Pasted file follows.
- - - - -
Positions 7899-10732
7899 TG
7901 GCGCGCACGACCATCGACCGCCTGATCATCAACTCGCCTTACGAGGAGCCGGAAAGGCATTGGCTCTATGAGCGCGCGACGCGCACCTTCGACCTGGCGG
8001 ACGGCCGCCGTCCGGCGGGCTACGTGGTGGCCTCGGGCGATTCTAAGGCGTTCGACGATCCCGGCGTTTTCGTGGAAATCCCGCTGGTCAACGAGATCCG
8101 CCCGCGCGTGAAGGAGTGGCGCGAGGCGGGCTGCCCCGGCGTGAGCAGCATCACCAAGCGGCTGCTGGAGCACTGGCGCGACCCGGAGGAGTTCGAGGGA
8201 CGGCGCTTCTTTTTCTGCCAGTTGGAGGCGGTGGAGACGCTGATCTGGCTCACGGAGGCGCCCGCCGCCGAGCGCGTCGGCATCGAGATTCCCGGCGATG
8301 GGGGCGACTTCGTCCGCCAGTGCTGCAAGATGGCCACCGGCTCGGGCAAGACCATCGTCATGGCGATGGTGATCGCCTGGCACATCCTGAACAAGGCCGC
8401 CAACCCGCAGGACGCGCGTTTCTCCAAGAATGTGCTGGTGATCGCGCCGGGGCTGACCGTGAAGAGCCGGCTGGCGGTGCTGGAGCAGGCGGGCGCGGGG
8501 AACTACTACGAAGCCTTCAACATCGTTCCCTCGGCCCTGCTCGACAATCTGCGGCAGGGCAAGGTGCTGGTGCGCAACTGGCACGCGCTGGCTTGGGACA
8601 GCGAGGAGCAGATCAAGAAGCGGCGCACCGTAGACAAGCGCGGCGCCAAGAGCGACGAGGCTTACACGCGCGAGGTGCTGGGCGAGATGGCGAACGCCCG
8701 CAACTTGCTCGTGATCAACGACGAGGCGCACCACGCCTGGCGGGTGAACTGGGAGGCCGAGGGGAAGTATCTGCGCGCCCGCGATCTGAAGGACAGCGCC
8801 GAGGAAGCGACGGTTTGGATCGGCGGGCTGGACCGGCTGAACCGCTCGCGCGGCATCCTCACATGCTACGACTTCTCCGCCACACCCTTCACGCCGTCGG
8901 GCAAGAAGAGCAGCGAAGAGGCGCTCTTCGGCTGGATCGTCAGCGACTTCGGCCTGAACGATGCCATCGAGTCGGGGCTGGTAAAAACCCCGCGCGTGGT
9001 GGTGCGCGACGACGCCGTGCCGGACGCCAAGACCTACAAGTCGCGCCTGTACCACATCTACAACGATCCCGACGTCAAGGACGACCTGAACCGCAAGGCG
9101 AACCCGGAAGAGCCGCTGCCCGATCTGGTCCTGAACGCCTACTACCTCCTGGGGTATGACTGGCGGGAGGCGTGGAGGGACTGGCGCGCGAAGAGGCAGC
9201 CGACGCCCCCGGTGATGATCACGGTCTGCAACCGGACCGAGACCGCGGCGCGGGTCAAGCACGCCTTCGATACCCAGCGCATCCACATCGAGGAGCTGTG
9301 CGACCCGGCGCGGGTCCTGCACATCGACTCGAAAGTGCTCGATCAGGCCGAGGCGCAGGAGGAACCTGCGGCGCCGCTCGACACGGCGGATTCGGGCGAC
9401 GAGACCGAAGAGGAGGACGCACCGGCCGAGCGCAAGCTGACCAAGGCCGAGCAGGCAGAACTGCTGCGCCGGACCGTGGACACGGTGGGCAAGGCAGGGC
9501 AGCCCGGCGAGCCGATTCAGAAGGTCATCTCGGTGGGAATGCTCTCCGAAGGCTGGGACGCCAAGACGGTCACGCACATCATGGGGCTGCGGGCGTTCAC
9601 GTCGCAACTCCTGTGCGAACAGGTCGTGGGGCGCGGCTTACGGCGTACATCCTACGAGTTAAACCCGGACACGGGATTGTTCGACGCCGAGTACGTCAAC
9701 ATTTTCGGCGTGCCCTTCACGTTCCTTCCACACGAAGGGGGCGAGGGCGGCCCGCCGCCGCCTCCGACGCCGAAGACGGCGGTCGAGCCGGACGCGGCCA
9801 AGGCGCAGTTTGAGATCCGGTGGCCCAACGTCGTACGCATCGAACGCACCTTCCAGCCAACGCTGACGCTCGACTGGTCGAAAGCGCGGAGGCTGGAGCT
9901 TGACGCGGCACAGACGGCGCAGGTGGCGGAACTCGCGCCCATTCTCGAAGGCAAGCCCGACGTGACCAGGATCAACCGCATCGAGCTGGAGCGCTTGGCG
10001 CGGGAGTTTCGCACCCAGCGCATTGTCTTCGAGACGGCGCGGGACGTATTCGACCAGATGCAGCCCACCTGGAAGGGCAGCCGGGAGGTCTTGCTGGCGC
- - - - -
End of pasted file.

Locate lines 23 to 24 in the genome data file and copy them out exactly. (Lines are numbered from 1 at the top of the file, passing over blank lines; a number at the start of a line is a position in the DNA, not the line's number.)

9901 TGACGCGGCACAGACGGCGCAGGTGGCGGAACTCGCGCCCATTCTCGAAGGCAAGCCCGACGTGACCAGGATCAACCGCATCGAGCTGGAGCGCTTGGCG
10001 CGGGAGTTTCGCACCCAGCGCATTGTCTTCGAGACGGCGCGGGACGTATTCGACCAGATGCAGCCCACCTGGAAGGGCAGCCGGGAGGTCTTGCTGGCGC